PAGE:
Q&A: What are some of the advantages and disadvantages of H1B Visas?

Pros and Cons of H1B visa

H-1B visa Path to U.S. Green Card

H-1b visa is one of the most popular work visas in the United States. It allows the visa holder to work in a specialized field of profession for a limited period of time. During the H1B employment, you are eligible to apply for legal permanent residence (employment green card) through your employer from within the United States. Thus, H-1B visa not only allows you to work legally in the U.S. but it also provides a path to U.S. citizenship.

H-1B visa Allows Dual Intent

Generally, a non-immigrant visa does not allow you to have the intent to live permanently in the U.S. So, while on a non-immigrant status, if you want to apply for a green card, you will likely need to leave the U.S. and process the application at your home country. One of the advantages of a H1B visa is that it allows duel intent. That means, while working as a H1B worker in the U.S., you are allowed to apply for a employment based green card or marriage based green card, without the need to leave the country. Essentially you are adjusting your status from a H1B status to a permanent residence status, by way of adjustment of status process.

If for some reasons, an H1B visa holder is not eligible to adjust status in the US, the green card application will have to be filed via the Consular Processing. Consular processing is an immigration process where you apply for the immigration visa at the overseas US Consulate.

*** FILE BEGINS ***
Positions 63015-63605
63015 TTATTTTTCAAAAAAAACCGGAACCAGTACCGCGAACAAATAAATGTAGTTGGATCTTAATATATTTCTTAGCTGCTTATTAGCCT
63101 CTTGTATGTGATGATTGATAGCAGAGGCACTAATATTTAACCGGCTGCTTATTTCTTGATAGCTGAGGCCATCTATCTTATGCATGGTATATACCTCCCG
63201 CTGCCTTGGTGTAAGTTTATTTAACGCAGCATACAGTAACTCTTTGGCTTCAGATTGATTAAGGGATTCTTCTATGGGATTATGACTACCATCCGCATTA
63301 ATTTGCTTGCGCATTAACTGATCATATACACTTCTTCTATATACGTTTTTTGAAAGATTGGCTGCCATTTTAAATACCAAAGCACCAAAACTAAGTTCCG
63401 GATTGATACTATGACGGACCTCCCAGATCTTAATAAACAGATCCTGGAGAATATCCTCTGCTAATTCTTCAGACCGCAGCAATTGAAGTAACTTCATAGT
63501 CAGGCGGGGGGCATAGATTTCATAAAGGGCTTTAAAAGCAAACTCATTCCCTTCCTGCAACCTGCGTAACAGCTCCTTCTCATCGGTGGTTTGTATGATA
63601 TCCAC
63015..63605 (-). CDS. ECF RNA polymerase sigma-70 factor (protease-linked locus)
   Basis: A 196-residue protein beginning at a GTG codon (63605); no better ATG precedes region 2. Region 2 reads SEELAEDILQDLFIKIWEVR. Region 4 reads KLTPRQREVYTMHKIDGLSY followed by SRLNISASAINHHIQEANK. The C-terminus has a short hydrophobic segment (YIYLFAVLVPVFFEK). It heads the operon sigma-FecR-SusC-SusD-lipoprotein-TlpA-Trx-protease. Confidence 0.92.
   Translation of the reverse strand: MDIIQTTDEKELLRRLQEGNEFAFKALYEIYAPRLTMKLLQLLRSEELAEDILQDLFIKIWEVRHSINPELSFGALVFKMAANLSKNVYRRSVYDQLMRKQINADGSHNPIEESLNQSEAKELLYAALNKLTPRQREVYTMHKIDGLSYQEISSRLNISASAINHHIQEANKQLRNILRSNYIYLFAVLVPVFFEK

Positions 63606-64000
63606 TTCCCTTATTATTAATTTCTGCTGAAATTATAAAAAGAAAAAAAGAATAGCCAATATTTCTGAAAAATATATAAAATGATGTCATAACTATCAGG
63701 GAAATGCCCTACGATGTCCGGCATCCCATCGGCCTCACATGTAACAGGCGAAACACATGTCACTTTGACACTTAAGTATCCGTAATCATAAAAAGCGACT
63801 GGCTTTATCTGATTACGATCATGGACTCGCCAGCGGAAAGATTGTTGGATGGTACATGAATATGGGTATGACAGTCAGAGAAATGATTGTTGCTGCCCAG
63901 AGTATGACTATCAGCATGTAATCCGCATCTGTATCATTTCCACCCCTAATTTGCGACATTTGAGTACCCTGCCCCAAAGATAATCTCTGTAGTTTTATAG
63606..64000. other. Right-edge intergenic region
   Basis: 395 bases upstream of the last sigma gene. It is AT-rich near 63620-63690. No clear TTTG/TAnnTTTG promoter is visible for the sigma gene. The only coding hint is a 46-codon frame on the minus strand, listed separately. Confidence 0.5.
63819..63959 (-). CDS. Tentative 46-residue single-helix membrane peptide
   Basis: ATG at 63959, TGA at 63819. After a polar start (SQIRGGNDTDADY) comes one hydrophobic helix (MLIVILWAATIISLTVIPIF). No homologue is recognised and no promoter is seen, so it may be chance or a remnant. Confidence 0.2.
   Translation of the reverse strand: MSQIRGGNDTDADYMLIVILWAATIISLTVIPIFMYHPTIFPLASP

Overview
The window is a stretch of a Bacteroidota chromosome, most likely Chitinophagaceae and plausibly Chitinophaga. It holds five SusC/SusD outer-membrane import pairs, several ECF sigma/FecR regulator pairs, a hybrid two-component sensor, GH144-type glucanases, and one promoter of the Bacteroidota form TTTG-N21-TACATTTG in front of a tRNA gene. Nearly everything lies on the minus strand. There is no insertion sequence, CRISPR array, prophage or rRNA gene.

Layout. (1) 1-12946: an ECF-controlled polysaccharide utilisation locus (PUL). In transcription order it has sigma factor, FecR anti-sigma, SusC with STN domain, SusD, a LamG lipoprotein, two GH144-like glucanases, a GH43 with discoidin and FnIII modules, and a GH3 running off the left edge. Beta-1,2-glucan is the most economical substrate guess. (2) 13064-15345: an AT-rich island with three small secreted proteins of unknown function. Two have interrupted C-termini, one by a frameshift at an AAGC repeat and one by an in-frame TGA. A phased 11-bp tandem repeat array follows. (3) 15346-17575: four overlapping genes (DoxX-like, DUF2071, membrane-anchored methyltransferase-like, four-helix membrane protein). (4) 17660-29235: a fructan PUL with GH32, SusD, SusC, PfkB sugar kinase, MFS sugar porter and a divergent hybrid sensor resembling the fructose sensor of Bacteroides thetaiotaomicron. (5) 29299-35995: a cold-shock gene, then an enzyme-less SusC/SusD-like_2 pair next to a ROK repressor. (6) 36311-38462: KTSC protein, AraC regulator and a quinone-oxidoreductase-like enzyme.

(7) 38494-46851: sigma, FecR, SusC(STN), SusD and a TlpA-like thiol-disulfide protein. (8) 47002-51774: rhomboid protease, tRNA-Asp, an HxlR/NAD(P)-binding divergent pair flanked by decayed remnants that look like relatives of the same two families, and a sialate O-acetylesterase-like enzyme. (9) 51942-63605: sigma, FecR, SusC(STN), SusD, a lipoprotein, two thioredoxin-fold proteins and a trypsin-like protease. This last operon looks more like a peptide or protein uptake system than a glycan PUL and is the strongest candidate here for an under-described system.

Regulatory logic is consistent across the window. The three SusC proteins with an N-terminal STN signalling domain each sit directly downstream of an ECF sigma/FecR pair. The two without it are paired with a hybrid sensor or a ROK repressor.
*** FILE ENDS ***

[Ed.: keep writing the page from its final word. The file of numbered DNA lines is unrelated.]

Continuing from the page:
H-1B Visa Limited Cap

Another issue that comes up with H1B visas is the 65,000 per year H1B cap. When the cap is met, applicants must wait until the next fiscal year for a visa number to become available. Since 2005, there have been an additional 20,000 visa numbers made available to graduates of U.S. master’s programs or degrees of higher learning. Beside this exception, a few other H1B applicant groups are exempt from the cap, including applicants filing through institutions of higher learning, non-profit research organizations, government research organizations, and physicians taking jobs on specific government waivers.

Unfortunately, the primary drawback for H1B visas are there are too few of them. For example, for the 65,000 H1B visas and 20,000 US Master’s Cap H1B visas there were 172,000 petitions received in April 2014 for employment beginning October 1, 2014. Consequently, in years where there are too many petitions for the limited available H1B visas, USCIS conducts a random lottery. Unfortunately, not all petitions are accepted in the lottery and not adjudicated.

Another disadvantage in recent years is that because of the limited amount of H1B visas, practically speaking, cap subject petitions must be filed during the one or two weeks H1B registration period. To register, employers or their immigration attorneys must do their due diligence for the online H1B registration. This pre-registration step is important because information such as job duty, prevailing wage, work site, OPT gap cap issues etc….will have to be taken into considerations for the registration. Ultimately, employment plans by both the employer and the H1B worker must be timed according to the H1B lottery in April and the beginning employment date in October.

Hire an experienced Chicago H-1B Attorney

With over 30 years of collective experience, our immigration attorneys have helped over hundreds of businesses and foreign professionals to successfully obtain their H-1b visas. Contact the Cipolla Law Group online or call us at (773) 687-0549 for a consultation. We are conveniently located in downtown Chicago and Lincoln Park.